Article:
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I am having a string in C# and I would like to filter out (throw away) all characters except for digits i.e. 0 to 9. For example if I have a string like "5435%$% r3443_+_+**╥╡←", then the output should be 54353443. How can this be done using regular expression or something else in C#?

Thanks

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closed as off-topic by Marc, Brad Rem, S.L. Barth, Nija, BartoszKP Sep 19 '13 at 12:51

This question appears to be off-topic. The users who voted to close gave this specific reason:

  • "Questions asking for code must demonstrate a minimal understanding of the problem being solved. Include attempted solutions, why they didn't work, and the expected results. See also: Stack Overflow question checklist" – S.L. Barth, Nija, BartoszKP
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2  
possible duplicate of Regex for numbers only –  Marc Sep 18 '13 at 23:17
2  
Not really a duplicate. The other question is about matching strings that consist of only numbers. –  kiheru Sep 19 '13 at 12:31
1  
@user1 - Its not a duplicate question, may be "similar". –  VVV Sep 19 '13 at 22:35

6 Answers 6

up vote 1 down vote accepted

CODE:

using System;
using System.Linq;
using System.Text.RegularExpressions;
using System.Diagnostics;

public class Foo
{
    public static void Main()
    {
        string s = string.Empty;
        TimeSpan e;
        var sw = new Stopwatch();

        //REGEX        
        sw.Start();
        for(var i = 0; i < 10000; i++)
        {
            s = "123213!¤%//)54!!#¤!#%13425";
            s = Regex.Replace(s, @"\D", "");
        }
        sw.Stop();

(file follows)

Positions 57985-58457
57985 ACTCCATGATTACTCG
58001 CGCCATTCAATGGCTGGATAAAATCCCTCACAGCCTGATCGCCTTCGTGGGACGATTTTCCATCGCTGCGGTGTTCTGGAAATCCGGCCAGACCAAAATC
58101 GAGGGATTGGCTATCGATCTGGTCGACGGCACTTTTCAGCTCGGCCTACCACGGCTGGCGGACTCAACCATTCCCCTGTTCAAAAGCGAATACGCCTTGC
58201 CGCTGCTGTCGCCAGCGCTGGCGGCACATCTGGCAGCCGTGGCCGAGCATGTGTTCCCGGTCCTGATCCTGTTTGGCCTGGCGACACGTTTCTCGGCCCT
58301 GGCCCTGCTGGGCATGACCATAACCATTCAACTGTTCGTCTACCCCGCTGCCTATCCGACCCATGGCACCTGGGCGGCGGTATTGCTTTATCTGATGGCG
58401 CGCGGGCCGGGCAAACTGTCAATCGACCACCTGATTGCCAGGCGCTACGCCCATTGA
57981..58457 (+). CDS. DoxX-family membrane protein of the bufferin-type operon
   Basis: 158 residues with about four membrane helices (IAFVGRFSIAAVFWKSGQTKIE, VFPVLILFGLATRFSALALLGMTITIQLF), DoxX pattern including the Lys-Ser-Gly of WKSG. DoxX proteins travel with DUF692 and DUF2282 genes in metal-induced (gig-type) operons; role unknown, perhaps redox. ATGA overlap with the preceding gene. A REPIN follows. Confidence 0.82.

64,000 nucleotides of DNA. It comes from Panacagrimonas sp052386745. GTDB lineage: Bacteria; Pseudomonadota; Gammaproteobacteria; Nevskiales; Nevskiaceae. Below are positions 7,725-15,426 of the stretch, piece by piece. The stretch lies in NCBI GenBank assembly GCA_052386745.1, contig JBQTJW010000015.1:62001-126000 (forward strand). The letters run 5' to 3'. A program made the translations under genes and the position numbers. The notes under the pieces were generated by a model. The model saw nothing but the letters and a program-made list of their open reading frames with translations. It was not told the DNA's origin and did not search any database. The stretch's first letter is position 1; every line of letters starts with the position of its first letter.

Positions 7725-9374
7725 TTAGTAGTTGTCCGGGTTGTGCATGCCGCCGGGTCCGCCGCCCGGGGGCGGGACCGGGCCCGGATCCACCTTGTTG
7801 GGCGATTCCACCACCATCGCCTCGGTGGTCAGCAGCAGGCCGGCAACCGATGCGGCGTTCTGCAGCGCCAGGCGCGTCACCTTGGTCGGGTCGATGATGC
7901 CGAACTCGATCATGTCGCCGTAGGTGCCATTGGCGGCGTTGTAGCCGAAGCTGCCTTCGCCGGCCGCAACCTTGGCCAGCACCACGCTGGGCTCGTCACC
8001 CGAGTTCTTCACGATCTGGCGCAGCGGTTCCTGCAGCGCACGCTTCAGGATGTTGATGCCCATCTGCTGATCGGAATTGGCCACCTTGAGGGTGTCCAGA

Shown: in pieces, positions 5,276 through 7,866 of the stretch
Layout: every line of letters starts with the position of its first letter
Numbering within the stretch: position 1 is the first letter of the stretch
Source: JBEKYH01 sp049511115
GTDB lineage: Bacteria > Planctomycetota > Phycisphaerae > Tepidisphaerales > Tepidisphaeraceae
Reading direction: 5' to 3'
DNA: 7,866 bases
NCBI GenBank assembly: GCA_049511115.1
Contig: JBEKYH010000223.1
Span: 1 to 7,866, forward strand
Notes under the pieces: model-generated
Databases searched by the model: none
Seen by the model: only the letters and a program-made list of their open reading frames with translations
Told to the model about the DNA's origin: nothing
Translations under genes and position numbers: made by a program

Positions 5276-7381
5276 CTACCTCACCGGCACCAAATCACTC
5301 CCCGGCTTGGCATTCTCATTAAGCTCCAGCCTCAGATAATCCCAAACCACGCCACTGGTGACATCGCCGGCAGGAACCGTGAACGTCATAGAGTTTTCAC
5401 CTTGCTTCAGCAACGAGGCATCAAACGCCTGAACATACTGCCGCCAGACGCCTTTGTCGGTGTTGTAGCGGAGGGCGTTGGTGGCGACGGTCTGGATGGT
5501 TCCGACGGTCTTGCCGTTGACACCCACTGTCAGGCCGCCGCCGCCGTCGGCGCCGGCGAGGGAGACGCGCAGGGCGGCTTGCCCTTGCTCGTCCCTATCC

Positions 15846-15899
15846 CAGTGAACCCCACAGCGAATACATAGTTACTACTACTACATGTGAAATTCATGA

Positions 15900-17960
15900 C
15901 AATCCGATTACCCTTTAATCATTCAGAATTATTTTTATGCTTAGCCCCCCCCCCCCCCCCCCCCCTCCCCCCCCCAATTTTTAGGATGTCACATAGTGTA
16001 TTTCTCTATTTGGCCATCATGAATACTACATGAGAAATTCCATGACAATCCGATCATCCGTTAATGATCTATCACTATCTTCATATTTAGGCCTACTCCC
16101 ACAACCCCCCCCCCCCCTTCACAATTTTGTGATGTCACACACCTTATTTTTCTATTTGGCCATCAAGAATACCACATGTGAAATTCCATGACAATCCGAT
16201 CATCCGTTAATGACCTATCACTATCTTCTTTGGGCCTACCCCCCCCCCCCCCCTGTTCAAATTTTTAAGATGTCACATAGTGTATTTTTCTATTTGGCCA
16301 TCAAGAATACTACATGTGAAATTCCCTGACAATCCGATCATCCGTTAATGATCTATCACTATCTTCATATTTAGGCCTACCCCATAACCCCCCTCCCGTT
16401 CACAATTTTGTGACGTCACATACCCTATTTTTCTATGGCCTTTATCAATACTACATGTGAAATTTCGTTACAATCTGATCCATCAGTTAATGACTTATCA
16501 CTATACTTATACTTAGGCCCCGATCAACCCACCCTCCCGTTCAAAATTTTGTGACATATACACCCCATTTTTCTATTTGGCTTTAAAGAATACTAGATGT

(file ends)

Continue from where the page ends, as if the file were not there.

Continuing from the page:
e = sw.Elapsed;

        Console.WriteLine(s);
        Console.WriteLine(e);

        sw.Reset();

        //NONE REGEX        
        sw.Start();
        for(var i = 0; i < 10000; i++)
        {
            s = "123213!¤%//)54!!#¤!#%13425";
            s = new string(s.Where(c => char.IsDigit(c)).ToArray());
        }
        sw.Stop();
        e = sw.Elapsed;

        Console.WriteLine(s);
        Console.WriteLine(e);
    }
}

OUTPUT:

1232135413425
00:00:00.0564964
1232135413425
00:00:00.0107598

Conclusion: This clearly favors the none regex method to solve this issue.

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thanks for the additional info bro ! –  VVV Sep 19 '13 at 22:41

You don't need regex for this

 var newstr = String.Join("", str.Where(c => Char.IsDigit(c)));
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Here is some example without regular expressions:

var str = "5435%$% r3443_+_+**╥╡←";
var result = new string(str.Where(o => char.IsDigit(o)).ToArray());
//Or you can make code above slightly more compact, using following syntax:
var result = new string(str.Where(char.IsDigit).ToArray());

Selects from string everything, that is digit-character, and creates new string based on selection.

And speaking about speed.

var sw = new Stopwatch();
var str = "5435%$% r3443_+_+**╥╡←";
sw.Start();
for (int i = 0; i < 100000; i++)
{       
    var result = new string(str.Where(o => char.IsDigit(o)).ToArray());
}
sw.Stop();